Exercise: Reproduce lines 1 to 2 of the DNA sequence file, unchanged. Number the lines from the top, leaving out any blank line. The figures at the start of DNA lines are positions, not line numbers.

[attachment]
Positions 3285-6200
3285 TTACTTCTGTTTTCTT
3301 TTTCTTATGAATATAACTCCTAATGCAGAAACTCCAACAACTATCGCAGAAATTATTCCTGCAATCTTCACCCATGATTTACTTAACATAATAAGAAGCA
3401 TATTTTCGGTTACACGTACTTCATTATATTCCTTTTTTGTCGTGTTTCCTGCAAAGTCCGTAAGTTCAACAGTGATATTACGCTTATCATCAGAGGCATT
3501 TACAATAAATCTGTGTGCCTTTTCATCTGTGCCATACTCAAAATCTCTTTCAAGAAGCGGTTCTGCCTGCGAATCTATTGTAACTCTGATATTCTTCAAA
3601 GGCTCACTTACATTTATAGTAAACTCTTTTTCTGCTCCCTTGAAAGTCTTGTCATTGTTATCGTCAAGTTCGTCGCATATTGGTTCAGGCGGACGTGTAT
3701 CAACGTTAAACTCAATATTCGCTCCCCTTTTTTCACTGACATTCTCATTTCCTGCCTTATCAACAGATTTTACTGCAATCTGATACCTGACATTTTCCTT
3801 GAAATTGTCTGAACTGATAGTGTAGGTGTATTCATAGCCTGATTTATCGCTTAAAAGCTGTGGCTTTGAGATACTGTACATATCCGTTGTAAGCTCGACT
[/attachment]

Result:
Positions 3285-6200
3285 TTACTTCTGTTTTCTT